TALLAHASSEE - The man named Thursday by Gov. Jeb Bush to head Florida's notoriously inept child welfare agency is an evangelical Christian who views spanking that causes ''bruises or welts'' as acceptable punishment.
The revelation did not come to Bush's attention until hours after the governor introduced Jerry Regier, a former Oklahoma Cabinet secretary and aide to Bush's father, as the new chief of the state's Department of Children and Families.
Regier, 57, was named less than 48 hours after the resignation of DCF Secretary Kathleen A. Kearney. He takes over an agency that has been embroiled in scandal since 5-year-old Rilya Wilson disappeared.
In a 1989 essay entitled The Christian World View of the Family, Regier and co-author George Rekers railed against abortion and gay couples forming families, and emphasized that husbands have ``final say in any family dispute.''
And the essay declares that ''biblical spanking'' that leads to ``temporary and superficial bruises or welts do not constitute child abuse.''
The essay also said Christians should not marry non-Christians, that divorce is acceptable only when there is adultery or desertion and that wives should view working outside the home as ''bondage.'' The ''radical feminist movement,'' the essay adds, ``has damaged the morale of many women and convinced men to relinquish their biblical authority in the home.''
Asked if the governor was aware of Regier's writings before they were raised by The Herald, Bush spokeswoman Katie Muniz said: ``I have a simple answer. No.''
But, she added, ``Mr. Regier has been an outstanding public servant for over a decade serving two presidents and a sitting governor. His record speaks for itself. Many of our nation's finest public servants past and present have been men and women of faith.''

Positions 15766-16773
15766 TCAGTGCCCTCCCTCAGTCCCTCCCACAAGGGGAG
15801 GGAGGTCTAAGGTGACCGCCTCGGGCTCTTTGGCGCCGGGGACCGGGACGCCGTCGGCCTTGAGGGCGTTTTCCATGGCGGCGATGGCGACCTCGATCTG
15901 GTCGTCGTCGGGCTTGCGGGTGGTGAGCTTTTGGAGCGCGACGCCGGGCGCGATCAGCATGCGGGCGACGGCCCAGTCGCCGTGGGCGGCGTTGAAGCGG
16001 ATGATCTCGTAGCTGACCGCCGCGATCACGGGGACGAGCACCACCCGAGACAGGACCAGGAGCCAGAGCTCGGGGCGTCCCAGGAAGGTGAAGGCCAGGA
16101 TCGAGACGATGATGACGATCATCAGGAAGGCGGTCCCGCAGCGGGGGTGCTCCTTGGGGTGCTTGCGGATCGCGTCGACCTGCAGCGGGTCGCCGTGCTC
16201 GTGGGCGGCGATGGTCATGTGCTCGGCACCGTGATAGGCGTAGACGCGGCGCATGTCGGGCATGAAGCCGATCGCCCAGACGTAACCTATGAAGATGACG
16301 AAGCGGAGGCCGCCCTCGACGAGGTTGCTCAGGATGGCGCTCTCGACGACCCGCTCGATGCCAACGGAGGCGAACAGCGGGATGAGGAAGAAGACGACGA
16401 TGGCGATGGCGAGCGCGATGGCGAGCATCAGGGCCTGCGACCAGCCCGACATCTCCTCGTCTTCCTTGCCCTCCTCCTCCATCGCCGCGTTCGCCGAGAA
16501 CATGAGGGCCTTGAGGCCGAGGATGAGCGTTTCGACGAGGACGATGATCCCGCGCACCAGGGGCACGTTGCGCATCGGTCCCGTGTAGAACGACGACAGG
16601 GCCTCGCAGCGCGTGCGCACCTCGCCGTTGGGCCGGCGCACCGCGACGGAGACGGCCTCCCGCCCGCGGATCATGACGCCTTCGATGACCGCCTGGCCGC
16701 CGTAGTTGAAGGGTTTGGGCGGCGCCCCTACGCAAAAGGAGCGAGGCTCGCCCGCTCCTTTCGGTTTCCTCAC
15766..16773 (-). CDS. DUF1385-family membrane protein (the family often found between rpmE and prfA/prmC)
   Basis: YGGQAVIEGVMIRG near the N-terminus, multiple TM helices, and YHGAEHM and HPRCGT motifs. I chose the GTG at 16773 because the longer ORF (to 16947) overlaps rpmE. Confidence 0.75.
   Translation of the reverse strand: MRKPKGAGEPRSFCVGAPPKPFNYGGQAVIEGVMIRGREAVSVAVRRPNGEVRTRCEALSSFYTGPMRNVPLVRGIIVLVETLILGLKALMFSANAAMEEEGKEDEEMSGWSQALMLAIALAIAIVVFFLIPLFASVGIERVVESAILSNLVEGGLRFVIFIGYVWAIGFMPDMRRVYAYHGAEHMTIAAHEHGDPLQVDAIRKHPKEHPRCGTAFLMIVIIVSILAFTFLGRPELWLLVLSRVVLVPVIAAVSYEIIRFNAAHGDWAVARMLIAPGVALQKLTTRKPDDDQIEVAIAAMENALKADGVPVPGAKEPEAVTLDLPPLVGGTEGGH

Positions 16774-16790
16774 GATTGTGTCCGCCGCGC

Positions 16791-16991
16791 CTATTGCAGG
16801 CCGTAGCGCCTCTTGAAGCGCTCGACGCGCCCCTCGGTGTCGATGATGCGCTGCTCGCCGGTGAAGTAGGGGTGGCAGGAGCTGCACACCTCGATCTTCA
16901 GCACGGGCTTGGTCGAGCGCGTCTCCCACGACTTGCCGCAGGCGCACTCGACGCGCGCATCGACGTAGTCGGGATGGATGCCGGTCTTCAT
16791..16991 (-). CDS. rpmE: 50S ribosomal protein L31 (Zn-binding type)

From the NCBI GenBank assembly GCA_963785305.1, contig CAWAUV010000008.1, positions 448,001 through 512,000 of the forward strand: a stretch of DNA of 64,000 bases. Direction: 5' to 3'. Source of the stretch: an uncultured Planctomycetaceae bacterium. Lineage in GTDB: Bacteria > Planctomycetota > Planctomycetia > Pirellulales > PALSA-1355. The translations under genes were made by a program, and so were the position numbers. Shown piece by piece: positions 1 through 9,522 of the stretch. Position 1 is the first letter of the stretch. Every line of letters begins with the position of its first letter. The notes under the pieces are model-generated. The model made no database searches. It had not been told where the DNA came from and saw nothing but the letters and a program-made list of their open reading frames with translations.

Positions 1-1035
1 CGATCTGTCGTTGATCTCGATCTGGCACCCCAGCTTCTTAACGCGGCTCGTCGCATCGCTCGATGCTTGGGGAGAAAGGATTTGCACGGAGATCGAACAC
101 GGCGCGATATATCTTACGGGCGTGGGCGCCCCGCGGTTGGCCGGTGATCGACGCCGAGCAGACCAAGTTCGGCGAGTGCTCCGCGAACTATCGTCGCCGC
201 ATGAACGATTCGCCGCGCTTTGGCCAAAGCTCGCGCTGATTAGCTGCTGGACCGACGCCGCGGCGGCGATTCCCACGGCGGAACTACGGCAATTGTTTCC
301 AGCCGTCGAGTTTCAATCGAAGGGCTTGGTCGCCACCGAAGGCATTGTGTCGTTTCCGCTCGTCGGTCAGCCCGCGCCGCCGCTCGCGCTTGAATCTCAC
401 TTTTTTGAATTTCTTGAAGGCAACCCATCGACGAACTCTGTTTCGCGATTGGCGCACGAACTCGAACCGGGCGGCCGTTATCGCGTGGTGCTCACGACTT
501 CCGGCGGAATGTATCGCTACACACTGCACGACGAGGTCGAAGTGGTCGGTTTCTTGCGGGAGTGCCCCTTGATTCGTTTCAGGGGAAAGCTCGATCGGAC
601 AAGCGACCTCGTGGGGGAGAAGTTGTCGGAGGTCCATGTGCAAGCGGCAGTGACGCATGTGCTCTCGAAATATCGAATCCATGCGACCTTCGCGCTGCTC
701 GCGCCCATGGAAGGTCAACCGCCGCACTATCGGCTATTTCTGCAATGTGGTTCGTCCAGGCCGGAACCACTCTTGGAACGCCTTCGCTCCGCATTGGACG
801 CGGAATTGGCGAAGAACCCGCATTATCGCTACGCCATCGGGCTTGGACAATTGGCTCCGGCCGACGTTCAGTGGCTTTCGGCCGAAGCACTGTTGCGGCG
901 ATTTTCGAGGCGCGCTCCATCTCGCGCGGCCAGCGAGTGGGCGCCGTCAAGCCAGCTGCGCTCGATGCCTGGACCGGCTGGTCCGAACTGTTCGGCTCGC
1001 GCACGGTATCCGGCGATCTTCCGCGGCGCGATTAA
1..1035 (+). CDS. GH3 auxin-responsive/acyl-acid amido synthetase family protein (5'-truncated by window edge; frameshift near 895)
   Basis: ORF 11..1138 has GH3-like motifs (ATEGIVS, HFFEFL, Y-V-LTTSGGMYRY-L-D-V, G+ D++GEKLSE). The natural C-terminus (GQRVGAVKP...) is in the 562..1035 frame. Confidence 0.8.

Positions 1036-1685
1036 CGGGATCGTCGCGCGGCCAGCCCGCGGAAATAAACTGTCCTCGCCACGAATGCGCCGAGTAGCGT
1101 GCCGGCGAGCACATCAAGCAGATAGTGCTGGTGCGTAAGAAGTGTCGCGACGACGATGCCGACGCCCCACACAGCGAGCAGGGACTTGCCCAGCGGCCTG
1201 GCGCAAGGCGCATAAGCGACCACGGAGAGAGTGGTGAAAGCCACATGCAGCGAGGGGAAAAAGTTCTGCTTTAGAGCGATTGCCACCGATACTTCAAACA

''However, Mr. Regier understands there is a clear distinction between fulfilling the duties and responsibilities of your office and promoting religious views,'' Muniz added.
But Regier's essay raises questions about the suggestion that he would keep beliefs and government duties separate.
He and Rekers at one point urge Christians to take ``whatever actions we can, within our biblical and constitutional limits, to realign county, state, and federal legislation regarding family issues in order to make it conform to the Bible's view of reality and morality.''
Though praised by many as a strong administrator in Oklahoma, Regier also has a long line of detractors. Critics say his devotion to conservative Christian principles could run afoul of long-standing Florida child welfare practice -- and perhaps law.
''He'll turn that agency basically into a theocracy,'' said Oklahoma state Rep. M.C. Leist, who serves on that social services appropriations subcommittee. ``You need to watch out with Jerry.''
Deborah Schroth, an attorney with Florida Legal Services, a statewide public interest law firm in Jacksonville, said state law specifically forbids corporal punishment that results in bruises and welts.
The new DCF chief's ''view of what is not child abuse is contrary to Florida law,'' Schroth said.
Regier, who was in Tallahassee on Thursday morning for the announcement of his appointment, was on his way back to Oklahoma City on Thursday night and could not be reached for comment.
Regier, who called the DCF job ''a daunting task,'' was recommended by Bush's fellow Republican governor, Frank Keating of Oklahoma, who suggested to Bush in a letter that Regier ''could be of immense help to you.'' Keating noted he called in Regier during a ''similar crisis'' in Oklahoma, asking him to root out phantom employees on the health department payroll.
Regier, who will be paid $150,000 a year, will take over a staff of more than 25,000 employees statewide who oversee more than 45,000 children, most of whom have been abused or neglected by their parents. He said his first task will be to meet with agency employees.